Mr Huang said the UAE would benefit from pouring more investment into graphics processing units (GPUs), dubbed by California-based Nvidia as the “rare Earth metals, even the gold” of AI, because they are foundational for today’s generative AI era.

GPUs perform technical calculations faster and with greater energy efficiency than traditional central processing units, resulting in leading performance for AI training and other applications that require accelerated computing.

GPUs were initially created to handle 3D graphics, most notably in games, but have evolved to become one of the most important types of computing technology, “both for personal and business computing”, according to US chip major Intel.

Any attempt by the UAE to position itself as a global GPU manufacturing hub, or at the very least be a source for its technology, could “significantly elevate its position in the global tech arena”, Mr Yu said.

“The benefits of such a development would include diversification of the economy away from oil dependence and job creation in high-tech sectors,” he said.

“But there are challenges. The semiconductor industry requires significant capital investment, with estimates for expanding global chip-building capacity running into trillions.”

Enter OpenAI, the Microsoft-backed creator of the highly popular ChatGPT that triggered a wild race in generative AI.

Last week, its chief executive, Sam Altman, was said to be in talks with investors, including the UAE government, to raise funds aimed at boosting the world’s chip-building capacity to power AI, the Wall Street Journal reported, citing people familiar with the situation.

The amount being aimed for? As much as $7 trillion.

“If the UAE can work aggressively with new players who are looking for alternatives … then the world can very well use and embrace a new cluster that can also play a more natural role in an increasingly politically fraught technological landscape,” Mr Yu said.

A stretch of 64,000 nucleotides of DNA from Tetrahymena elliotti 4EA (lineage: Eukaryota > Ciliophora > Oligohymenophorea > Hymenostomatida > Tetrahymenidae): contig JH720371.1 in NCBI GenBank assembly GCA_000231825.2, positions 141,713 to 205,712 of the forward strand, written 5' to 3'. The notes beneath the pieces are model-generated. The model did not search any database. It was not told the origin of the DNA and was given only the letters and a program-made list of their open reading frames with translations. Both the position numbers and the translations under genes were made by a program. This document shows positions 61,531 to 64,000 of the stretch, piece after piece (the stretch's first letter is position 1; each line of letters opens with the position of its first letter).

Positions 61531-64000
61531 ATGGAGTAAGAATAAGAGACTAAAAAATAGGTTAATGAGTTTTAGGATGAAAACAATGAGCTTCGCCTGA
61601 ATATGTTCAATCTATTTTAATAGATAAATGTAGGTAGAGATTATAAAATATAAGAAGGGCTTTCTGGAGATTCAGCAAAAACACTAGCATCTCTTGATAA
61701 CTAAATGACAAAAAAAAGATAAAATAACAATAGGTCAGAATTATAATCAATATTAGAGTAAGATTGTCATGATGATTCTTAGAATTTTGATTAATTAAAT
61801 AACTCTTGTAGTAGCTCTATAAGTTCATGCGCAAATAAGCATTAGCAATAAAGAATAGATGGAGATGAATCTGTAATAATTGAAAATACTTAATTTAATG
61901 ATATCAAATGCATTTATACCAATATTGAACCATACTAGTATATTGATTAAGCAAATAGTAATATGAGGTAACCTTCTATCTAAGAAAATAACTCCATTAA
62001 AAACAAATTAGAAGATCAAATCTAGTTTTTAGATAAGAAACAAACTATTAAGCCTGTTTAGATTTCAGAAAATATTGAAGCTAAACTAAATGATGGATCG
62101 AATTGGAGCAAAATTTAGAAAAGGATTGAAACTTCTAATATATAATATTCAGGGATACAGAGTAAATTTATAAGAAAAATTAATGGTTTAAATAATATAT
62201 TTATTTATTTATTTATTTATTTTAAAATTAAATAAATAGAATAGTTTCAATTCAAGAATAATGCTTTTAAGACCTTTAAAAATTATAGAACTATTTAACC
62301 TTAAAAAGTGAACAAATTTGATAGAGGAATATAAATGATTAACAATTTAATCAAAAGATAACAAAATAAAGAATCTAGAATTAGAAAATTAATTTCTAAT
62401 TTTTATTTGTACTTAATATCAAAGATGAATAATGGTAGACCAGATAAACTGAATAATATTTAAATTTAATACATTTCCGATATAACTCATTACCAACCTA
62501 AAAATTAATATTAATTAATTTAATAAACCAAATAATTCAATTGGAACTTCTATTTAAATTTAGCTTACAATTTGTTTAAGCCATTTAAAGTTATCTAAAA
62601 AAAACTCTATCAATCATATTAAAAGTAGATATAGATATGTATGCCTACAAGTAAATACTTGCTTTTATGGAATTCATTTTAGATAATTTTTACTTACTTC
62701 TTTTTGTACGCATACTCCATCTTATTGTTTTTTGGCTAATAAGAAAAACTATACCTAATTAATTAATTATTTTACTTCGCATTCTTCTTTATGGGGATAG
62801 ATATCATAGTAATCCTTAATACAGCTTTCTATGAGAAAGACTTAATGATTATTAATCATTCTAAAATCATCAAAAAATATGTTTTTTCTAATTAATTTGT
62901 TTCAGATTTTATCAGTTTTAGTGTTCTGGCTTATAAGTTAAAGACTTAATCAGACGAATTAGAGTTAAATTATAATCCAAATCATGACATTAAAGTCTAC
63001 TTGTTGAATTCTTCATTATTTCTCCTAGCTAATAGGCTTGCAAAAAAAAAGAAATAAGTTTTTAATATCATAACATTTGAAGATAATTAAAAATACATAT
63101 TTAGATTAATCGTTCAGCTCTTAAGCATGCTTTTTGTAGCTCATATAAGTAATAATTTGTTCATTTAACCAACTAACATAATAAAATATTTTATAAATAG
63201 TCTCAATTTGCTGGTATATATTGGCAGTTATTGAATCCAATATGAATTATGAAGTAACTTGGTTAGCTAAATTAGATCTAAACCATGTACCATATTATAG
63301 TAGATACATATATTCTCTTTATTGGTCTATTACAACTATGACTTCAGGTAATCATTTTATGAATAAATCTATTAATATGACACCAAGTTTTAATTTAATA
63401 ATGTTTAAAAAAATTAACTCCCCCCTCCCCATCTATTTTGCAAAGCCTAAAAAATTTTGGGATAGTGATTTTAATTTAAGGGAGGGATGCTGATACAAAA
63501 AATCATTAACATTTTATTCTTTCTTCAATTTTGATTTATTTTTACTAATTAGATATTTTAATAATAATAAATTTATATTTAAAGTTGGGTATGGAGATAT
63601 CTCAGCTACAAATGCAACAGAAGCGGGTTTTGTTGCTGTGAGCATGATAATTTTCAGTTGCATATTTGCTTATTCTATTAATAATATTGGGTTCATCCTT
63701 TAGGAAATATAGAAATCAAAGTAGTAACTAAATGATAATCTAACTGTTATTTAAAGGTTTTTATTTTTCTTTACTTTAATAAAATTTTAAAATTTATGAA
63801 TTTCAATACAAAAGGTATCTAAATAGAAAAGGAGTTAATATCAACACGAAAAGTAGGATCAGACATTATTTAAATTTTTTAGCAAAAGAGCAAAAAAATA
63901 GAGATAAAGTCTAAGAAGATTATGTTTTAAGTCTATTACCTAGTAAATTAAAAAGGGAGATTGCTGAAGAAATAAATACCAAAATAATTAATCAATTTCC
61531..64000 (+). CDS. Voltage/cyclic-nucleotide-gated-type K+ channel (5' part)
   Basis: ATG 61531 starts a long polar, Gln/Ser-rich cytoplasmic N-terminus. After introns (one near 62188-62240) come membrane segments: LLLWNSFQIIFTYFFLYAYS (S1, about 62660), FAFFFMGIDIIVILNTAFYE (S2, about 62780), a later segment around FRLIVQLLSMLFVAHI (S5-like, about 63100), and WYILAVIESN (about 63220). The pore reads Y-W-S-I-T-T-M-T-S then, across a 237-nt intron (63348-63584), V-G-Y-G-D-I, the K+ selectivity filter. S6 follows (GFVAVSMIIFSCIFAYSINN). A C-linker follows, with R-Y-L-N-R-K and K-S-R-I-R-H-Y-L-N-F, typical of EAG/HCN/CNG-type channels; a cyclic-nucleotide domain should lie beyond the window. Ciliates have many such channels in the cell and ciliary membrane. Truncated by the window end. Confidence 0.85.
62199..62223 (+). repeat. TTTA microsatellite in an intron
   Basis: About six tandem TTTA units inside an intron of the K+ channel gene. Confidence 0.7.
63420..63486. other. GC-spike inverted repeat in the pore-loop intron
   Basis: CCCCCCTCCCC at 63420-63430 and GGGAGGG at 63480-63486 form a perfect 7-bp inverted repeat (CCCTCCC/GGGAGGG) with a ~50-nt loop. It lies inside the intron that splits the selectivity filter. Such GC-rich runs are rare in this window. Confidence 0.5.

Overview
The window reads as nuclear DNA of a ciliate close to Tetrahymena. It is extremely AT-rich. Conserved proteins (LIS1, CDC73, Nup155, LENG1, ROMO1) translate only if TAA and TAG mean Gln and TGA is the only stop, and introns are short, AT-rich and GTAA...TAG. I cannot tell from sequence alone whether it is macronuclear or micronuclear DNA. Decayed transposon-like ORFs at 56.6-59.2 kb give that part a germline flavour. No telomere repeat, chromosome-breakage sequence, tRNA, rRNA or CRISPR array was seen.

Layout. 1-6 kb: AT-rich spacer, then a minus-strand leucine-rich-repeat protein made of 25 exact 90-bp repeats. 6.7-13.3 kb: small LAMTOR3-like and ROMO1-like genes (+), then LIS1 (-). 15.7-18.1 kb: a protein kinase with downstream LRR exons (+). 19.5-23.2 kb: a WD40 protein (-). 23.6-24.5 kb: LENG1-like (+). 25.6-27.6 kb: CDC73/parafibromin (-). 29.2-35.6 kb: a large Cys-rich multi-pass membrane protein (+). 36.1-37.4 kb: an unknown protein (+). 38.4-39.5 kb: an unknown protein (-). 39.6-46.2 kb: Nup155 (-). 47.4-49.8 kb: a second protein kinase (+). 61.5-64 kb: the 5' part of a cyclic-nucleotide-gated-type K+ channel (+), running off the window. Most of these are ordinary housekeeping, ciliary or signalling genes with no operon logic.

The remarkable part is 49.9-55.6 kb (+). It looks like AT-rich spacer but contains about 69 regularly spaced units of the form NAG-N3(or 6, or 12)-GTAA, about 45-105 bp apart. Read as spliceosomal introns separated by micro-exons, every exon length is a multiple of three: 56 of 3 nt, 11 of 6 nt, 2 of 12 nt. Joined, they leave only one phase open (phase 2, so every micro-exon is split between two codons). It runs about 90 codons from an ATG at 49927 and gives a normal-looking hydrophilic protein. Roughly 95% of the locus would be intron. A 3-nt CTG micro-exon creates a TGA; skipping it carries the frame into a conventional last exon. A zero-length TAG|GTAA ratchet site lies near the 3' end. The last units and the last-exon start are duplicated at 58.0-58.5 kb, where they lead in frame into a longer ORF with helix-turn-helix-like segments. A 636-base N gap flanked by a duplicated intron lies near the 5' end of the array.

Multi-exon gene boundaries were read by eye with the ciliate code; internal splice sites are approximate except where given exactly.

“These are interesting times for Gulf states. As the world pivots from Global North to Global South, they find themselves becoming empowered and feeling emboldened,” Simon Chadwick, a professor of sport and geopolitical economy at the Skema Business School in Paris, told The National.

The terms Global North and Global South are a method in which countries are grouped based on their socioeconomics and politics, according to the United Nations Conference on Trade and Development.

Global North primarily comprises Northern America, Europe, Japan, South Korea, Australia, New Zealand and Israel, while Global South groups Africa, Latin America, the Caribbean, Asia and Oceania, with the last two excluding those already in Global North.

“This puts [GCC nations] in an interesting position amid the political schism between the US and China. This means the likes of the UAE can hedge between the two superpowers, with a view to enhancing its own power and position,” Mr Chadwick said.

“Yet this is not simply about a binary choice for the UAE – it is also about positioning the country as an ascendant global power in its own right,” he said, noting the tech ambitions and investment capabilities of fellow GCC majors Saudi Arabia and Qatar.

Updated: February 15, 2024, 3:00 AM